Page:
Project

Assessing the Potential Effects of Climate Change on Vegetation in Hawai`i Volcanoes National Park

Project Summary

Affiliation(s): Pacific Islands CSC

Principal Investigator(s):
  • James D Jacobi (Kilauea Field Station, PIERC)

Climate change in Hawai`i is expected to result in increasing temperatures and varying precipitation through the twenty-first century. Already, high elevation areas have experienced rapidly increasing temperatures and there has been an increase in the frequency of drought across the Islands. These climatic changes could have significant impacts on Hawai`i’s plants and animals. Changes in temperature and moisture may make current habitat no longer suitable for some species, and could allow invasive species to spread into new areas.
 
Hawai`i Volcanoes National Park is home to 23 species of endangered vascular plants and 15 species of endangered trees. Understanding how climate change may impact the park’s plants is vital for their long-term survival. This project will assist managers of Hawai`i Volcanoes National Park in preparing for a changing climate by identifying how plant distributions within the park may shift under future climate conditions. Researchers will focus on the park’s Special Ecological Areas – sites of critical importance roughly configured to protect representative plant communities and important species by controlling the most invasive incipient plants and animals. Researchers will identify how plants may migrate to new locations and contract from current locations as species distributions respond to habitat suitability under future climate conditions, and will map future plant species ranges. This information will then be used resource managers to determine whether the boundaries of the Special Ecological Areas need to be adjusted to account for future shifts in plant ranges.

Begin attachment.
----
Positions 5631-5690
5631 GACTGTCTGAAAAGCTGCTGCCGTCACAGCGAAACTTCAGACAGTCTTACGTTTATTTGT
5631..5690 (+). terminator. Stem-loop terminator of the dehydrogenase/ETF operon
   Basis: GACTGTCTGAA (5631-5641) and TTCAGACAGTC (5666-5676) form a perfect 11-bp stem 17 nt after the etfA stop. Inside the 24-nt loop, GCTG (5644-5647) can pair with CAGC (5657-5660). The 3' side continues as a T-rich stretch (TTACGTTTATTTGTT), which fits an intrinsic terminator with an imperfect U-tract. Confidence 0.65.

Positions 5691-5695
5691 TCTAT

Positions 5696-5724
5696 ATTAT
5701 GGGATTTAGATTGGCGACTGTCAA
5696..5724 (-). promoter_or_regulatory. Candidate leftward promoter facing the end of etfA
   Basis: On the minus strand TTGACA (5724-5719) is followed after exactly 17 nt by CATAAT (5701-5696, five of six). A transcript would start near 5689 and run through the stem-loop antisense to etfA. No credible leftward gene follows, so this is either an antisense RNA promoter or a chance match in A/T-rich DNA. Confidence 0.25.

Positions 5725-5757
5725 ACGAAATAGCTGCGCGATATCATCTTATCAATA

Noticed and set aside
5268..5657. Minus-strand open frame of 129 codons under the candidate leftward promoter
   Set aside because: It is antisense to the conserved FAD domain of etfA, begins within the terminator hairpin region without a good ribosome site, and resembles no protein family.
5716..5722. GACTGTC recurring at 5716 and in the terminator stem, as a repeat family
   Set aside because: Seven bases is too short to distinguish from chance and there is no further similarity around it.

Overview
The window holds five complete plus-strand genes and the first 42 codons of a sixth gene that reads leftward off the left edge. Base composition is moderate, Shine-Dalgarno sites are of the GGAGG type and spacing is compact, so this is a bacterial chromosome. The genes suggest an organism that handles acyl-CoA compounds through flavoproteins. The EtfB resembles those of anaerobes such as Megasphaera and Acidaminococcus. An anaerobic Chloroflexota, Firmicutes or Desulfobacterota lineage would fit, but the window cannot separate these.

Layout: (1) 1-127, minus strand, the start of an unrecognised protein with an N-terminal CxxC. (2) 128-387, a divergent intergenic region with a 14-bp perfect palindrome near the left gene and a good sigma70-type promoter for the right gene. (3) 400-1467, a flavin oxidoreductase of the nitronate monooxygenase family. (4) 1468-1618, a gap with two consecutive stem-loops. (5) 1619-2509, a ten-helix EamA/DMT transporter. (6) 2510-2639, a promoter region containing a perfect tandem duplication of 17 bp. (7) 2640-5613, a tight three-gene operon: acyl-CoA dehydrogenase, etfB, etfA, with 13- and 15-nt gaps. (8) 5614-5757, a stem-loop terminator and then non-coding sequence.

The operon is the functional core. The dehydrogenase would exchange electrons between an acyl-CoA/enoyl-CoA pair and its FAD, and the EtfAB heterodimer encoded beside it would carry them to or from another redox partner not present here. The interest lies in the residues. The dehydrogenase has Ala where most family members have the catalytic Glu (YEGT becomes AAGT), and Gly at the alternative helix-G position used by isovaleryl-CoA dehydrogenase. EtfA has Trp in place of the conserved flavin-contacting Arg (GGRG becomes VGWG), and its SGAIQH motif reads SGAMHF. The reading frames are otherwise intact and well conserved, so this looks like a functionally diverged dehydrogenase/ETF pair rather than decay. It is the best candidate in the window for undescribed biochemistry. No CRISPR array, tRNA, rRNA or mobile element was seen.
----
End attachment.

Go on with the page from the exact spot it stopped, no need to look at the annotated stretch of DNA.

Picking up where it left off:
Information on how climate change may alter plant distributions, including those of endangered and culturally-significant species, is required for effective management of the park’s ecosystems into the future. The results of this project will help park managers overcome one of the greatest hurdles facing resource managers today – developing climate adaptation strategies in the face of an uncertain future.

Clermontia Molokai - Credit: Jim Jacobi, USGS

Affiliation(s): Pacific Islands CSC

Principal Investigator(s):
  • James D Jacobi (Kilauea Field Station, PIERC)
Cooperator(s)/Partner(s):
  • S. Paul Berkowitz (University of Hawai`i at Hilo)
  • Kevin W. Brinck (University of Hawai`i at Hilo)
  • Lucas Fortini (Pacific Islands Ecosystem Research Center (PIERC))
  • Rhonda Loh (Hawai`i Volcanoes National Park, National Park Service)
  • Delwyn S Oki (Pacific Islands Water Science Center)
  • Jonathan Price (University of Hawai`i at Hilo)
  • Yuqing Wang (University of Hawai`i at Mānoa)
  • Tamara Wong (University of Hawai`i at Mānoa)
  • Rick Camp (Kilauea Field Station, PIERC)

Start Date: May 2014

End Date: May 2016

Project Status: Completed

Tags: Hawai`i Volcanoes National Park, vegetation management, Climate Change, temperature changes, precipitation changes, CSC, Pacific Islands CSC, 2014, Wildlife and Plants, Plants

Fiscal Year: FY 2014 Projects

Publications & Other

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